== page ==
François Truffaut’s The 400 Blows

Art and Literature, Film Diary, Film Review

The 400 Blows (Francois Truffaut, 1959)

I wrote the following short essay on François Truffaut’s The 400 Blows for my Film History Class at Watkins.

The 400 Blows (Francois Truffaut, 1959)

In 1959, Francois Truffaut was only 28 when took the Best Directors award at the Cannes Film Festival for The 400 Blows. It’s a date that marked the beginning of the French New Wave,  and had a profound effects on the history of cinema.

The 400 Blows (Francois Truffaut, 1959)

The 400 Blows is a semi-autobiographical film, based loosely on Truffaut’s life as an adolescent growing up in Paris. There are no major plot’s in the films, it follows Antoine Doinel in his daily adventures in a series of events that shows his hopes and frustration at living in a world dominated by adults. Humors, tragic, beautiful and lyrical at the same time. It is Truffaut’s first and most personal film.

The 400 Blows (Francois Truffaut, 1959)

Truffaut was a cinephile, a film lover, Hitchcock being his Master, he was a student of the classic French Cinema (especially Renoir and Vigo) and the Italian Neo-realism, and his admiration for Rossellini is obvious in 400 Blows more than any other director.  The use of non-actors (Truffaut found Jean-Pierre Léaud after a restless search), the use of hand held camera, shooting on locations and improvisations (How much of the interview scenes with Antoine were scripted and how much of it were improvised?). Of course the advance of  new technology gave the young French makers more advantages. The camera were getting smaller, later, the small sound kites made it easier to record sound on location, and the development of new and fast film stocks made it easier to shoot on location in day and night times.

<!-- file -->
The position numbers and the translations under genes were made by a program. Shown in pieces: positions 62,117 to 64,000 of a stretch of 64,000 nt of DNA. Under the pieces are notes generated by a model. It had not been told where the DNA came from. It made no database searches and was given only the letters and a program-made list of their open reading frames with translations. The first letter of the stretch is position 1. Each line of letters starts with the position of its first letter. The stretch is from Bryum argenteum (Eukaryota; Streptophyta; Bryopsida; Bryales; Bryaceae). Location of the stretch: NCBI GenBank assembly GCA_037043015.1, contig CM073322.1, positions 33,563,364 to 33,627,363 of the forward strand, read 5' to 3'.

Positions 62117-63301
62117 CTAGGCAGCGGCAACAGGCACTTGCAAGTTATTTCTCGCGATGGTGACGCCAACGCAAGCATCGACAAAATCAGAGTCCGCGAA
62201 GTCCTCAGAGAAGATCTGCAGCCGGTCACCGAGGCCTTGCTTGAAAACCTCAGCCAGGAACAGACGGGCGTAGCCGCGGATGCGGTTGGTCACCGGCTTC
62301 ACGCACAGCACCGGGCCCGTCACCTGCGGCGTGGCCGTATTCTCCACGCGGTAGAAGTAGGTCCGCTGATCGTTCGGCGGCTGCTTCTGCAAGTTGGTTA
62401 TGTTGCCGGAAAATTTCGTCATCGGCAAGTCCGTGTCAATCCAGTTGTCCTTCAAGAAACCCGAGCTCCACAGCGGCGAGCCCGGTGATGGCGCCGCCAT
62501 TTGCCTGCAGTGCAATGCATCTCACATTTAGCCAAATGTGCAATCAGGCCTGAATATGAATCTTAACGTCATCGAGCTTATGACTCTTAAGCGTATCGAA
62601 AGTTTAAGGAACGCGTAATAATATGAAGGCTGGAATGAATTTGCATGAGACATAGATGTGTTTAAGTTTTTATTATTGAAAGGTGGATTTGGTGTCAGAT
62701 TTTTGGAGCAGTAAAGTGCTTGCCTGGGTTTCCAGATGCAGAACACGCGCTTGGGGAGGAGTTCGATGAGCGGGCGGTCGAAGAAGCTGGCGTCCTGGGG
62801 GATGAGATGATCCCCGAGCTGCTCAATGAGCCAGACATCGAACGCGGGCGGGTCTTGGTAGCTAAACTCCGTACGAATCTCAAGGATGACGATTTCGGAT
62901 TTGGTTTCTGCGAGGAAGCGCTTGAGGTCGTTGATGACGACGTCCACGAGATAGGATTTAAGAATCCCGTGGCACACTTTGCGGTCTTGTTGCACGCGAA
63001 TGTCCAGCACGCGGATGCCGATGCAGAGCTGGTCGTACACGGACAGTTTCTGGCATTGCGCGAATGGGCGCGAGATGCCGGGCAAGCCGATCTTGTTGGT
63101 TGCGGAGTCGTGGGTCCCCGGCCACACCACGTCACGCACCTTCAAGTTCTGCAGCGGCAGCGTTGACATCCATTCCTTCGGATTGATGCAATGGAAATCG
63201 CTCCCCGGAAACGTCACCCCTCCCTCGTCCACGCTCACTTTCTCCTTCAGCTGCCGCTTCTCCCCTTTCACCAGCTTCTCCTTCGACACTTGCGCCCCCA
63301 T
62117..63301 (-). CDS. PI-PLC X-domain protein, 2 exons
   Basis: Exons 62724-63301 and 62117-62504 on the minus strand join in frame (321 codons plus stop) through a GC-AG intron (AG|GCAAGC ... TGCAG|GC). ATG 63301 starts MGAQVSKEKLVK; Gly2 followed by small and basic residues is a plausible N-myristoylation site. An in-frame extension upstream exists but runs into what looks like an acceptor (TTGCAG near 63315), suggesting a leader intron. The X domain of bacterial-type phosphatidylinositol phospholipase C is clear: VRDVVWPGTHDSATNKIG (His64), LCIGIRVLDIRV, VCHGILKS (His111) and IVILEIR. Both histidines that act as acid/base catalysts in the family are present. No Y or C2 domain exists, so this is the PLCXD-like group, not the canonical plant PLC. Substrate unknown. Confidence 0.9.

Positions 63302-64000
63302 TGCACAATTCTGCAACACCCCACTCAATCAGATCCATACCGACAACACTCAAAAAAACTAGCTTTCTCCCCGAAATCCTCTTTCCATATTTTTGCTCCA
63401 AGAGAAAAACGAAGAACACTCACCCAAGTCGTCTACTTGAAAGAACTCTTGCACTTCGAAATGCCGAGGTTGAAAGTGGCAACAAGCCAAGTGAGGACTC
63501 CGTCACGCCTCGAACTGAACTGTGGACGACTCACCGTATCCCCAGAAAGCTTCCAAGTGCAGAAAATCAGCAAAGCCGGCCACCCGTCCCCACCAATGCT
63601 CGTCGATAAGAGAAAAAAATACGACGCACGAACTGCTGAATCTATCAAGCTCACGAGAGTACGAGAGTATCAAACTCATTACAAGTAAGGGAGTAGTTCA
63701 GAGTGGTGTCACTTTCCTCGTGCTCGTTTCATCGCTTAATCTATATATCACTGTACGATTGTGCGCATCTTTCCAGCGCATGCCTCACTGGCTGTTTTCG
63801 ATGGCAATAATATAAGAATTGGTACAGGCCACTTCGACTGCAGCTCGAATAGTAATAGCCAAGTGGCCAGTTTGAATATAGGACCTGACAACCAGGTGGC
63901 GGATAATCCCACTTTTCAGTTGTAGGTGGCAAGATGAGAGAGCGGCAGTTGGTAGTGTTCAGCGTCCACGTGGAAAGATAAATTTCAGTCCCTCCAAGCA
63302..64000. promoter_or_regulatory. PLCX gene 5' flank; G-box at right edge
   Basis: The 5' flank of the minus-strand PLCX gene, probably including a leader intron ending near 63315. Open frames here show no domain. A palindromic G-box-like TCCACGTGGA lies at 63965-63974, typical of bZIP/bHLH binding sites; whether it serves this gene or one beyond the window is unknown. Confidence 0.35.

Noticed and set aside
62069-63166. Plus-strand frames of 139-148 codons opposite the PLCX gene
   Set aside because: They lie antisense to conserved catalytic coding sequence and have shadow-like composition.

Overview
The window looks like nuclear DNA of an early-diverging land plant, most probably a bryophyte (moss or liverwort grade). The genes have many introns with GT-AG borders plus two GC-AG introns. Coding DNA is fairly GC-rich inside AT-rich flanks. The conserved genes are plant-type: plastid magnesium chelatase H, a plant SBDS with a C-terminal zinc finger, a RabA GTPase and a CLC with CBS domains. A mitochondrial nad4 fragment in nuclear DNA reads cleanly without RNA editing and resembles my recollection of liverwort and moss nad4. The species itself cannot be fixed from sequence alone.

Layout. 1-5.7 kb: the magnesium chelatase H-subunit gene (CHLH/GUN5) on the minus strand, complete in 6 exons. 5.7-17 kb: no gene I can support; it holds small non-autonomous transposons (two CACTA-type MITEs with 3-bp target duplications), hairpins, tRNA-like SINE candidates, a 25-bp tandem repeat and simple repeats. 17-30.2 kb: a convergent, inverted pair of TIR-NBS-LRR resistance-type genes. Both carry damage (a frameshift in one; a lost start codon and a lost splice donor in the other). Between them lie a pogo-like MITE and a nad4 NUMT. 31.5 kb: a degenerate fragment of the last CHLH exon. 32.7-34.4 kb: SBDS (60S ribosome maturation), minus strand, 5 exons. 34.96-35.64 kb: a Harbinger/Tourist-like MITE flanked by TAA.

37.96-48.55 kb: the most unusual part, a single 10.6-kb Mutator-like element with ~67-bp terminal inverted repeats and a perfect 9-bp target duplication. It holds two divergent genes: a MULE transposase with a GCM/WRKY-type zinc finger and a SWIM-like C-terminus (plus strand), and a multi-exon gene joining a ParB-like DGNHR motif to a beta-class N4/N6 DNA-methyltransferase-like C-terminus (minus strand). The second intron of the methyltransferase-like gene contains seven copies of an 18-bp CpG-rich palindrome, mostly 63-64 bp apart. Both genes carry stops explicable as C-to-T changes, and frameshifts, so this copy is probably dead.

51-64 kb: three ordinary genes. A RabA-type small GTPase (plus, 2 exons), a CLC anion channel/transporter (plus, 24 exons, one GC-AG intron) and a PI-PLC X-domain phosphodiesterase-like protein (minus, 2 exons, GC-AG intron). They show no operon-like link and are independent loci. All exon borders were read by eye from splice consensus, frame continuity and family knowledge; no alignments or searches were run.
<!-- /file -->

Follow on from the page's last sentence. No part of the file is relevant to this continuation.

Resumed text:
The 400 Blows (Francois Truffaut, 1959)

A few weeks ago, I watched Jean Vigo’s Zero for Conduct for the first time,  I couldn’t stop thinking about the similarities between Zero and 400 Blows, both are a description of the charming world of childhood. A world being run by the adults, they are portrayed as faceless grown up with no respect for them, which make the kids rebel against a corrupt system without a clue to what’s gonna replace it, total anarchism. Just like the ending of Zero, in which the kids claim victory after a revolution, put their new flags on top the school building,  crawls from the roof toward the horizon not knowing what to do next. In 400 Blows, Antoine, run away from being a captive, with a beautiful long tracing shot, Truffaut show his escape to freedom, only to end up being stopped by the ocean, and the end with the sad look on Antoine’s face, the freeze-frame shot that had been copied over and over.

The 400 Blows (Francois Truffaut, 1959)

Today Truffaut is remembered as the most sound directors among the French New Wave filmmakers, he is celebrated among  the classic directors, in lines with Renoir, Carné , and Vigo. He was also more opens toward changing his style and adapting to new ones, he even shot a film in Hollywood, the beautiful Fahrenheit 451. Truffaut is not known as the rule breaking rebel like Godard, or the philosopher-filmmaker like Chris Marker, or the French Hitchcock like Chabrol, he is know as Truffaut, the humorist and the poet among the New Wave directors.

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